Property - Evergrande collapse fears highlight rising political risk: SVA

Market volatility sparked by fears of property developer Evergrande Group’s financial collapse has underlined how far political and commercial risks in China have risen, according to Steve Vickers, CEO of Steve Vickers and Associates (SVA).

In a report, the firm noted that “Evergrande’s plight is a neat illustration of the ‘grey rhinos’ (in terms of financial risk) warned of by President Xi Jinping.”

According to SVA, a specialist political & corporate risk consultancy, “companies should understand that the principal threats are now political, and should adapt quickly to protect their commercial interests.”

Local proprietors have previously expressed the view that the ongoing crisis would not have a direct impact on the SAR, as the real estate systems of China and Macau are different.

However, market concern lingers in China due to the possible collapse of one of its biggest real estate developers which is struggling to avoid default on billions of dollars of debt.

The debt ballooned as the group borrowed to finance its various pursuits.

According to data provider Refinitiv Eikon, Evergrande is the country’s most indebted developer, with more than USD300 billion worth of liabilities. This includes nearly USD20 billion in international bonds.

The property giant’s struggles have raised fears that it may destabilize China’s financial system and set off a global chain reaction.

The crisis is also the most significant fallout yet from the ruling Communist Party’s efforts to rein in surging debt levels that Beijing sees as a possible threat to the economy.

China’s Ministry of Housing and Urban Planning has already warned that the company might not pay up.

“Evergrande is struggling with a liquidity crisis, with potential implications for China’s entire property market,” SVA stated.

According to the firm, Evergrande’s plight will likely damage the broader economy – meaning that some kind of restructuring (even if not declared) is likely.

SVA noted that the property onshore obligations include wealth management products (about USD6.2 billion outstanding) and liabilities on pre-sales of apartments (about USD30 billion).

Some commentators suggest Evergrande might become China’s “Lehman moment,” referring to the collapse of the Wall Street bank Lehman Brothers, a forerunner to the 2008 crisis. However, economists say the risk of wider financial market contagion is low.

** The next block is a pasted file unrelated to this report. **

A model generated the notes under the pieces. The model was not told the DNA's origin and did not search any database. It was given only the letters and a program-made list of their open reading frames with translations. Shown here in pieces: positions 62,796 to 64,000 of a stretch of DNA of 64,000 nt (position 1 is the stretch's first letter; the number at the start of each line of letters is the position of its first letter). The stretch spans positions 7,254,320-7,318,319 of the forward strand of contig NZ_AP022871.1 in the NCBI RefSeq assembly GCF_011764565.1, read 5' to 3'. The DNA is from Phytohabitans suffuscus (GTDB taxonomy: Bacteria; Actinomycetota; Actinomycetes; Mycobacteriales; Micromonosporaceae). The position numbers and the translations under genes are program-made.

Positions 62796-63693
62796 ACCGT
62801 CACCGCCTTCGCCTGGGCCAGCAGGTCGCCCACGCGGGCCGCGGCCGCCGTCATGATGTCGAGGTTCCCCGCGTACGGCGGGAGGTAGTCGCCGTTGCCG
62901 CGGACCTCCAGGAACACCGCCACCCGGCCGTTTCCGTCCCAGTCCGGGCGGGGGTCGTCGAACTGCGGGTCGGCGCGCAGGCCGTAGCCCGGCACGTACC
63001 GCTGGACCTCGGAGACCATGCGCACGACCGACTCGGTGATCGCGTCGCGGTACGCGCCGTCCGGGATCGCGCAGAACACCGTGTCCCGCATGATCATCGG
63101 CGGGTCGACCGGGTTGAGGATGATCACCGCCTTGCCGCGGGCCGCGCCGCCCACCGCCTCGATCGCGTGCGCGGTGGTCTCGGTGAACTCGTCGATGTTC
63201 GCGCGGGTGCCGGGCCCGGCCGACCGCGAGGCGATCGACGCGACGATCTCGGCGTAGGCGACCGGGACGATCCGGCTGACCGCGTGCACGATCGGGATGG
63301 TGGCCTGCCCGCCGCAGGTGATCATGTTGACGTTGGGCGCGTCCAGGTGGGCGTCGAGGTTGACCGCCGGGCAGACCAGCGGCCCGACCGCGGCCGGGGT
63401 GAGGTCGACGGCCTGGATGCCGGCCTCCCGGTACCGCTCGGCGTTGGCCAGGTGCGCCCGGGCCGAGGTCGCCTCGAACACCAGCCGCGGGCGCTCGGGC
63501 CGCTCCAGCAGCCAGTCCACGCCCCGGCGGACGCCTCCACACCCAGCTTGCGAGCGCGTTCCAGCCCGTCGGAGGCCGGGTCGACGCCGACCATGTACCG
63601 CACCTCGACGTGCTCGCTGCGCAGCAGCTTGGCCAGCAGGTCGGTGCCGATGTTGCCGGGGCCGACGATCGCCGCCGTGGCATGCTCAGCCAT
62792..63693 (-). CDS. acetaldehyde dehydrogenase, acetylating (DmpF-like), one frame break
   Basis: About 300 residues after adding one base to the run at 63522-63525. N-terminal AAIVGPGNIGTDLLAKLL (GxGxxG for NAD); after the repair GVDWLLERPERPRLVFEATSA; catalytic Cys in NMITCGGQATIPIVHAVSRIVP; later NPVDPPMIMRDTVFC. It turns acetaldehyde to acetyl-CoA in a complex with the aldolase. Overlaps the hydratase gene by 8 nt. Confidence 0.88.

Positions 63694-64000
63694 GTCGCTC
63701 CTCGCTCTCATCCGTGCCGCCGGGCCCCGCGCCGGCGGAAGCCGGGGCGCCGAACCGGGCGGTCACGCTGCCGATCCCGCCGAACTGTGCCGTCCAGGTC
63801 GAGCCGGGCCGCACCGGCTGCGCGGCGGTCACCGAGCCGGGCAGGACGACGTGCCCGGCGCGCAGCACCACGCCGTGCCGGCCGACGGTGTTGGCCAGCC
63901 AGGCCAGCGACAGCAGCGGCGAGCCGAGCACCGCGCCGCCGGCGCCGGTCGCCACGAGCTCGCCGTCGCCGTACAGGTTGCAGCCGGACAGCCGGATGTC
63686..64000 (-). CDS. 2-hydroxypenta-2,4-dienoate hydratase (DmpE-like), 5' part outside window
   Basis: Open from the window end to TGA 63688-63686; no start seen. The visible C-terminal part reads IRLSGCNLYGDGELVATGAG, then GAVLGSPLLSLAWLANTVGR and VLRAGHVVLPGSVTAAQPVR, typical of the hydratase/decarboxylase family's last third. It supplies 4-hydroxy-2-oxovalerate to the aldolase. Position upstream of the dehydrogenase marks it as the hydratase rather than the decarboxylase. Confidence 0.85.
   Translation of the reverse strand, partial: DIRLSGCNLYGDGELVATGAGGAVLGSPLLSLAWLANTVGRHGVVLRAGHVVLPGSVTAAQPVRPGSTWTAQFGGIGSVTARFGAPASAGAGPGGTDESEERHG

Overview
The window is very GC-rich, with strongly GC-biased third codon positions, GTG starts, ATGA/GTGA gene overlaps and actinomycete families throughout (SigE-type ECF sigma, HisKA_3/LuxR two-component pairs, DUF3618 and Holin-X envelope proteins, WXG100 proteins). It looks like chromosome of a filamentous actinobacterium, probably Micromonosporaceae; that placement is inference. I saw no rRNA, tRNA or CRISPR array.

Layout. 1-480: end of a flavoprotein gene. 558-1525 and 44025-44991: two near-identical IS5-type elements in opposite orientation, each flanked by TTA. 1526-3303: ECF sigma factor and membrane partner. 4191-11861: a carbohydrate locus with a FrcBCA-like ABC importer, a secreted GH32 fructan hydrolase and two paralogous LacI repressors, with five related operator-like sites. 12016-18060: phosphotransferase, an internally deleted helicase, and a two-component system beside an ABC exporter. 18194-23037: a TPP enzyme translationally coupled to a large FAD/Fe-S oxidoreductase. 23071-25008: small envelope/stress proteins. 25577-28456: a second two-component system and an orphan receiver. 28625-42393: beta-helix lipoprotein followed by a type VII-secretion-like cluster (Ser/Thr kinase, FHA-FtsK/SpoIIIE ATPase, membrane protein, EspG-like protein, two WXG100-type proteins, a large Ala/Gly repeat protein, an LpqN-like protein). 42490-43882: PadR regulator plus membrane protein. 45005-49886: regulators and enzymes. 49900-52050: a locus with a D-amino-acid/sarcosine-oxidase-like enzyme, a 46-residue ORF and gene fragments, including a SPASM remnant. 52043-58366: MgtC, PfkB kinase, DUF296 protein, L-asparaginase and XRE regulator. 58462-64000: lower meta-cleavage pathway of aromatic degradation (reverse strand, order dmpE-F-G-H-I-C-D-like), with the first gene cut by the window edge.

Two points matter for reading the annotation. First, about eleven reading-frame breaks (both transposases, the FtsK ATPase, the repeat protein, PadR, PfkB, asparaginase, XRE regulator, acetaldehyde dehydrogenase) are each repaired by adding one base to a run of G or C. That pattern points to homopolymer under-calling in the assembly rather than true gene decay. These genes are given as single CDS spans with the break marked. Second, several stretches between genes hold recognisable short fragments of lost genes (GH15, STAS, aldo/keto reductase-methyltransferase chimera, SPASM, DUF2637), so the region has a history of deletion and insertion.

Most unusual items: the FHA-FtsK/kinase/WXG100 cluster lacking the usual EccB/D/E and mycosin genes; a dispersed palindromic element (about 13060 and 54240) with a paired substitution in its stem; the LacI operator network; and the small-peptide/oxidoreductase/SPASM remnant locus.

“The Chinese Communist Party prioritises stability, and risks of a Lehman-style collapse are just too high to permit such an event. So far, the Chinese government has yet to comment in full. Even so, any restructuring exercise will likely follow a well-trodden path,” the report said, taking the reorganization of bad banks in the late 1990s, or of the HNA Group and Anbang Insurance as examples.

“[In these examples], the government took control of the stricken businesses (sometimes indirectly), and carved them up, injecting capital into some units, and letting others fold – over a lengthy period, so as to manage any contagion,” it added.

According to reports, Evergrande was caught by tighter restrictions on borrowing imposed by Chinese regulators last year, as part of a campaign to reduce the economy’s reliance on surging debt.

The company has already sold billions of dollars of assets to meet government limits.

The implications for the broader economy are not yet clear, but surely will be significant.

According to SVA, “the government wishes to rein in speculation, albeit without provoking a collapse in housing prices.” The firm added that the CCP General Secretary Xi Jinping recently noted that “houses are for living in, not for speculation,” and is championing a “common prosperity” drive.

“As such, this shift is no ‘flash in the pan,’” it added.

SVA added that the government’s action against certain executives is probable as Evergrande founder Xu Jiayin has links to Jack Ma, and political ties at the highest level.

Xu was China’s richest entrepreneur in 2017, with a net worth of USD43 billion, according to the Hurun Report.

In a letter to employees on September 21, Xu expressed confidence the company will survive.

“Evergrande will surely get out of the darkest moment as soon as possible,” Xu said in the letter, marking the traditional Mid-Autumn Festival.

Meanwhile, SVA added that Xu could “come under pressure to divulge details of prior dealings, so as to provide leverage ahead of the 20th CCP Congress in the autumn of 2022; and associated lower level anti-corruption investigations will undoubtedly follow.”

“This will make the lead up to the 20th Party Congress a period of intense activity and cause some disruption to business,” the firm forecasts.

The group recommends companies reassess political risks in the property sector, take account of the changing investment climate, and factor in the policy priorities of the Chinese government, among other several measures.